Bone People Essay, Research Paper
The Bone People- Relationships
Relationships surround us all though out lift. Everyone needs some type of relationship, whether it’s a friendship, family, or lover. People can’t last without them, no matter how different the relationships are. In the novel The Bone People, it’s based on the relationships between the three main characters; Kerewin, Joe and Simon.
The relationship between Kerewin and Joe was very odd. They have a type of relationship that they aren’t even sure about, they like each other, but don’t realize it. It’s starts off with Joe asking Kerewin: “Are you afraid of kissing,” and Kerewin answers “I don’t like kissing.” (pg: 265) It’s both a strange question and answer. Then later on in the page, Joe keeps on the topic by saying:
“I thought maybe someone had been bad to you in the past, and
that was why you don’t like people touching or holding you.”
“Ah damn it to hell,” she bangs the lamp down on the desk
and the flame jumps wildly.
“I said no. I haven’t been raped or jilted or abused in any fashion.
There’s nothing in my background to explain the way I am.” She
steadies her voice, taking the impatience out of it. “I’m the odd one
out, the peculiarity in my family, because they’re all normal and
demonstrative physically.” (pg: 265)
Joe is Sharing with Kerewin his feelings about family, and childhood. “I’ve often thought that maybe what happens to you as a child determines everything about you. What you are and what you do, and somehow, even the things that happen to you.” (pg: 226) He wants Kerewin to share some more things about her own life, and family.
The father son relationship between Joe and Simon is not like any normal relationship. Joe can be a good father at times, but is unfortunately abusive towards Simon.
“Eh, I don’t know why I hit you,” he says in a low voice,
talking more to himself than his child. “I’m drunk or I’m
angry, I’m not myself? even when it’s necessary to beat
you o I don’t know, it’s not like I’m hitting you, my son?”
Simons moves, and Joe looks down to see what he’s saying.
It feels like it is, says Simon wrily.
He closes his hands over the child’s small hands.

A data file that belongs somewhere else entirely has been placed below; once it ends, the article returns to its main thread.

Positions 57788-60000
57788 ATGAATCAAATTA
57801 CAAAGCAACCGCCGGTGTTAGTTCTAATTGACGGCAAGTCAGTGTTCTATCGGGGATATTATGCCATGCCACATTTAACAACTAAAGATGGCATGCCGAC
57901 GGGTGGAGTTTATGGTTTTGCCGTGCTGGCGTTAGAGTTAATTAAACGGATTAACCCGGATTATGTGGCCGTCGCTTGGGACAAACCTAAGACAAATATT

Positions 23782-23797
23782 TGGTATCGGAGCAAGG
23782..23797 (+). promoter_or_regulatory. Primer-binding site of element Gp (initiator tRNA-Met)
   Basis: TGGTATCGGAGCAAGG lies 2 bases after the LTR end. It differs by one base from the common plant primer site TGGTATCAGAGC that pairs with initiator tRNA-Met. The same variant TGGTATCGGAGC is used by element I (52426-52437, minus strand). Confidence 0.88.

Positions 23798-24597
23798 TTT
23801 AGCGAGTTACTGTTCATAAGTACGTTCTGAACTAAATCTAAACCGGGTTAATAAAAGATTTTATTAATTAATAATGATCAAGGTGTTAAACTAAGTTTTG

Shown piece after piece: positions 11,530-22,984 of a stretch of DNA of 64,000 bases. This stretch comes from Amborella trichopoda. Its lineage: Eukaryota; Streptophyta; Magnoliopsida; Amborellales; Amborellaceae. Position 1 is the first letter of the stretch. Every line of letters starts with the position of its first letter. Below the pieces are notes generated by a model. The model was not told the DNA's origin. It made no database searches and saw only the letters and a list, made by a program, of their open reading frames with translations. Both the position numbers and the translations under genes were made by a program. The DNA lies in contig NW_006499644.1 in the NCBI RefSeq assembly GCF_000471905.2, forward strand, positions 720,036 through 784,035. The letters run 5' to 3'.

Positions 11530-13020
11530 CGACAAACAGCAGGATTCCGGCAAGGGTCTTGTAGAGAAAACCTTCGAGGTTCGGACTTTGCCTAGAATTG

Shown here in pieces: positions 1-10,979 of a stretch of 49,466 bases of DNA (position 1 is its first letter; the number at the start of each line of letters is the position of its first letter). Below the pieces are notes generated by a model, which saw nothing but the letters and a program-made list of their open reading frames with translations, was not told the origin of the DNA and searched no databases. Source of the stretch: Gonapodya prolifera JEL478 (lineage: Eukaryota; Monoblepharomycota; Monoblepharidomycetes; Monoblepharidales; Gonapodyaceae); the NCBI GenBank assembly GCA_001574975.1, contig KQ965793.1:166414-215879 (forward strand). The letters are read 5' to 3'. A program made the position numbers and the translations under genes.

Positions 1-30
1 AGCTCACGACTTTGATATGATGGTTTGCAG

“Thank you for not holding grudges,” his voice lower still, husky
and shaking a little. “God knows I deserve your hate? but you
don’t hate,” he says wonderingly, “you don’t hate.” (pg:171)
Then after he hits him, he feels sorry for himself and apologizes to Simon about it. He does it no matter what type of state his in, whether it’s sober, or drunk. But then there’s the good side of Joe, the side that cares about his son. He’s talking to Kerewin about his son trying to get over the mother’s death in school, and the teacher’s want to put him into special schools and classes:
“They recommend an institution of some kind or the other.
For handicapped kids, you know the kind.”
He leans over and ruffles the boys hair.
“And they’ll put you in that kind of place over my dead
body,” he says grimly.
“Look,” he says, after a minute, “he’s bright. He can understand
anything you put into him, Kerewin. He doesn’t need special
care and attention. He just needs people to accept him. (pg: 50)
He sticks up for him, and provides Simon with the father figure that he needs. People think that he’s dumb just because he can’t talk and express himself very well.
Kerewin is more of a friend than a mother figure to Simon through out the novel. She does talk to Simon about family and her feelings, and what she’s like. Just about the only time through the novel where she shows her feelings to someone:
But she leans against the bunk post, and lets the guitar
Rest bellydown on her knees.
“You know what, my friend Gillayley? A family can be
the bane of one’s existence. A family can also be most of
the meaning of one’s existence. I don’t know whether my
family is bane or meaning, but they have surely gone away
and left a hole in my heart.”
She is very close to weeping and he has never known Kerewin
to cry. (pg: 242)
She can be mean or nice, she seems to be such a cold and restricted person when she’s around other people, like she’s scared of getting close to them. When Simon and Kerewin first meet and he has something in his foot, which makes him unable to walk:
She remembers the strained walk, and looks more closely, and
In his heel, rammed deep, is something; and the little crater
In the sandal comes back to mind. She shuts her eyes and, all
feeling in her fingertips, grazes her hand light as air over the
protrusion. Already the flesh round it is hot.
“I suppose I can’t expect you to walk away on that,” (pg: 18)
It’s strange how at first she was mean to him and uncaring, then something about him hit her soft spot. When they first met, she said things like: “What are you doing here? Aside from climbing walls?” Of course Simon couldn’t answer and she continued. “We’ll bloody soon find out,” saying it viciously, and reaching for a shoulder. It’s such a drastic change from being vicious to being a kind person helping out a friend in need.
Kerewin is the most difficult character in the novel The Bone People, to get a real feeling for. She’s complicated, and has a strange relationship with Joe, Simon and her family. It’s hard to understand her feelings towards each person in the novel. In the first couple of pages, Kerewin is by far the most dynamic in the book, and she has one major difference from the other two characters. Joe and Simon come across kind and gentle at first and then you begin to see their dark side. Whereas Kerewin comes across cold and stern and must be broken down to find the truth about her, her true feeling’s and what she keeps locked up inside of her, out of reach from others.